RELIGION

Son of dissident cleric begins prison term

FILE -- In this Jan. 30, 2003 file photo, Grand Ayatollah Hossein Ali Montazeri, Iran's most-senior dissident cleric, right, talks to clerics and his son Ahmad, left, in Qom, 78 miles (125 kilometers) south of Tehran, Iran. Iran's semi-official Fars news agency reported Wednesday, Feb. 22, 2017 that Ahmad Montazeri, the son of late cleric Grand Ayatollah Hossein Ali Montazeri, has begun serving a six-year prison term. In November, 2016, a clerical court sentenced Ahmad Montazeri to six years in prison for publishing a tape recording of his father condemning the execution of thousands of prisoners in 1988 at the end of the country's protracted war with Iraq. (AP Photo/Vahid Salemi, File)

FILE -- In this Jan. 30, 2003 file photo, Grand Ayatollah Hossein Ali Montazeri, Iran's most-senior dissident cleric, right, talks to clerics and his son Ahmad, left, in Qom, 78 miles (125 kilometers) south of Tehran, Iran. Iran's semi-official Fars news agency reported Wednesday, Feb. 22, 2017 that Ahmad Montazeri, the son of late cleric Grand Ayatollah Hossein Ali Montazeri, has begun serving a six-year prison term. In November, 2016, a clerical court sentenced Ahmad Montazeri to six years in prison for publishing a tape recording of his father condemning the execution of thousands of prisoners in 1988 at the end of the country's protracted war with Iraq. (AP Photo/Vahid Salemi, File)  (The Associated Press)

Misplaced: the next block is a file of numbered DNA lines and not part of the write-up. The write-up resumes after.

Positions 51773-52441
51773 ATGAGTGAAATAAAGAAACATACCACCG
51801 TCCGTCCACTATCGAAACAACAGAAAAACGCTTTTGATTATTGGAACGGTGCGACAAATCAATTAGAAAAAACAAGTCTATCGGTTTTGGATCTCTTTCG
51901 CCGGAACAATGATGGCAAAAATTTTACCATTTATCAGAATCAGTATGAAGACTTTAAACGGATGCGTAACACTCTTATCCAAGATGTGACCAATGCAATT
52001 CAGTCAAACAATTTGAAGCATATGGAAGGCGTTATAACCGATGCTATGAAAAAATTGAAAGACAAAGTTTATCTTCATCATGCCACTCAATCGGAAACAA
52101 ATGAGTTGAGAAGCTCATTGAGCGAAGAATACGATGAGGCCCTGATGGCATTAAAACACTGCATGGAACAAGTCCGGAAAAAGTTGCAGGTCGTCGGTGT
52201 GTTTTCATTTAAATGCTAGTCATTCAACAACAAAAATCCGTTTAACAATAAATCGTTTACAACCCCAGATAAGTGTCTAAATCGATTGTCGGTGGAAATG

Iran's semi-official Fars news agency is reporting that the son of late dissident cleric Grand Ayatollah Hossein Ali Montazeri has begun serving a six-year prison term.

In November, a clerical court sentenced Ahmad Montazeri to six years in prison for publishing a tape recording of his father condemning the execution of thousands of prisoners in 1988 at the end of the country's protracted war with Iraq. A website close to his family confirmed Wednesday that Ahmad Montazeri has been sent to prison after being summoned by the court.

For years, Ayatollah Hossein Ali Montazeri, who died in 2009, had accused the country's ruling Islamic establishment of imposing a dictatorship in the name of Islam, and persisted with his criticism after the disputed presidential election in June of that year.